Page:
Fig. 1
figure 1

NCCT axial sections of the head show multiple hyperdense foci (arrows)—A Globular hyperdense lesions (average HU of 80) in frontal horns of bilateral lateral ventricles. Also, note the small hypodensities in the right gangliocapsular region suggestive of chronic lacunar infarcts. B Hyperdense globules within the vitreous chamber of the right globe and linear hyperdensity along the right optic nerve. C The linear hyperdensity is noted extending up to the right side of the optic chiasma. D Bone window shows small scleral calcifications in the left globe

Fig. 2
figure 2

Coronal (A, B) and sagittal (C, D) images NCCT of the head show multiple hyperdense globules in a non-dependent location (A, B, D). Two globules in close contact are noted on the right side (B, D). C Linear hyperdensity noted in the region of the right side of the optic chiasma. Also, note the chronic lacunar infarcts in the corpus callosum (B) and right gangliocapsular region (D)

Fig. 3
figure 3

A Axial NCCT image of bilateral orbits shows silicone oil globules in the right vitreous chamber (arrows) and silicone oil tracking along the right optic nerve sheath. Also, note the partially treated retinal detachment on the right side and an untreated total retinal detachment on the left side (asterisks). B Axial T2W MR image of the right globe shows chemical shift artefact at the interface of the silicone oil with the vitreous chamber, seen as thin curvilinear hyperintense band anteriorly (white arrows) and thin hypointense band posteriorly (yellow arrows). Intraventricular silicone oil globule located within the right temporal horn (which is not seen in the prior CT image, owing to its mobile nature) showing chemical shift artefact

His previous MRI of the brain which was done 4 months back (when he presented with CVA) performed from a private scanning centre was available. It showed acute infarct in the left corona radiata and narrowing of P3 and P4 segments of bilateral posterior cerebral arteries. Globular T1 and T2 hyperintense lesions (relative to vitreous and CSF) were noted in the frontal horns of bilateral lateral ventricles and posterior chamber of right eye corresponding to our CT images, as well as an additional globule was noted in the right temporal horn (the size of the lesion in right frontal horn appeared larger in our CT study, possibly due to migration of the globule from the right temporal horn). At that point of time, as CT correlation showed hyperdense lesions, they had considered the diagnosis of focal haemorrhages/ metastatic lesions within the ventricles in the background of eye disease: hyperintensities in the right globe—likely vitreous haemorrhage/ mass lesion; & altered signals in the left globe—likely old retinal detachment/mass lesion.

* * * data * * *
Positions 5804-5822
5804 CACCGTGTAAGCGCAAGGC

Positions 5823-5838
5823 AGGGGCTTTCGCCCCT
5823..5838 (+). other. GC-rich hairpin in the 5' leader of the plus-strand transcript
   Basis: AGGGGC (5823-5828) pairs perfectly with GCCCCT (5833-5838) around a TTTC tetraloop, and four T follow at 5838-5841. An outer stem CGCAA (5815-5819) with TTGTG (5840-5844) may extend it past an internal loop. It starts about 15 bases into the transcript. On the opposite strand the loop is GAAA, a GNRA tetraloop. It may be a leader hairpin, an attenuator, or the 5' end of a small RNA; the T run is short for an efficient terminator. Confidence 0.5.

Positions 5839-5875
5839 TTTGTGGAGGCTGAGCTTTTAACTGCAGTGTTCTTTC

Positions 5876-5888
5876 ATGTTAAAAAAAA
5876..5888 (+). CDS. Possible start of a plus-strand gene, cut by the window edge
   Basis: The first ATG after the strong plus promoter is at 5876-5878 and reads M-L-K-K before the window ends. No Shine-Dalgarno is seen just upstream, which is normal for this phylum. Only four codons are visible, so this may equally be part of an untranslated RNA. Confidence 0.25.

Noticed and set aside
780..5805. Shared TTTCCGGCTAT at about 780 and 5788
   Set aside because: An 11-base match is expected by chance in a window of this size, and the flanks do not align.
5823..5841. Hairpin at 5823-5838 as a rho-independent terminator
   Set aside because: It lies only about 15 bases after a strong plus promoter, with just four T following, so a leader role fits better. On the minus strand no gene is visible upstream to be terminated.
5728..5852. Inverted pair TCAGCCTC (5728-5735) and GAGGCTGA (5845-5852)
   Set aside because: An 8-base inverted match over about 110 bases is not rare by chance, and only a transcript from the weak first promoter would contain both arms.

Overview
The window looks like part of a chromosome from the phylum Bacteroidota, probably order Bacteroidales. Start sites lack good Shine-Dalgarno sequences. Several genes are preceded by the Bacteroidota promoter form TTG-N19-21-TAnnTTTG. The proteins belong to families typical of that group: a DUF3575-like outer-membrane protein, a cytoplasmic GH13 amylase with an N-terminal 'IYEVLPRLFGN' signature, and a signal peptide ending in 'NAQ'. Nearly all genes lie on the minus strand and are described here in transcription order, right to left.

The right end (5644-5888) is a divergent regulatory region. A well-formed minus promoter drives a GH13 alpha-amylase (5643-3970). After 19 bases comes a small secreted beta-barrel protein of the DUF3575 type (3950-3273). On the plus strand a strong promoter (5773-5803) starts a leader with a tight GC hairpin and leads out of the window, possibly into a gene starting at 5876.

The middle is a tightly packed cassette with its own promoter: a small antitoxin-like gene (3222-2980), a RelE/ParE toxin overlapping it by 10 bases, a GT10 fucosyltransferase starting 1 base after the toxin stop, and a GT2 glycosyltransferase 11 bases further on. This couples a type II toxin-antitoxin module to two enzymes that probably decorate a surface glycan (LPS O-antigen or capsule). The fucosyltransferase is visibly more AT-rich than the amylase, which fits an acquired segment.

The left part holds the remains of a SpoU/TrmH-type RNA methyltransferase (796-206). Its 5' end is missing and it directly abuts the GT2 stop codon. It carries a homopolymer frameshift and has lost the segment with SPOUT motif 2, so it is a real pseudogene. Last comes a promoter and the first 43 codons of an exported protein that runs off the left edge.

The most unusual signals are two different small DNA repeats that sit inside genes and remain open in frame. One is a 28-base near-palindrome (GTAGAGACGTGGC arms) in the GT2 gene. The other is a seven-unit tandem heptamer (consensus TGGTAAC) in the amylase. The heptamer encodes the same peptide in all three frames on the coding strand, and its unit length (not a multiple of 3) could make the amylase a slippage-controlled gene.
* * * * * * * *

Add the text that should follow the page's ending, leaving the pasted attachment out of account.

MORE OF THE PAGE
Meanwhile, we were able to elicit the history of right eye surgery. Thus, considering the non-dependent nature of the intraventricular hyperdensities, their similarities with intraocular contents in the right eye (status post-silicone oil tamponade), and the demonstration of the change in position of the lesions (compared to previous MRI), we were prompted to consider a diagnosis of intraventricular silicon oil migration.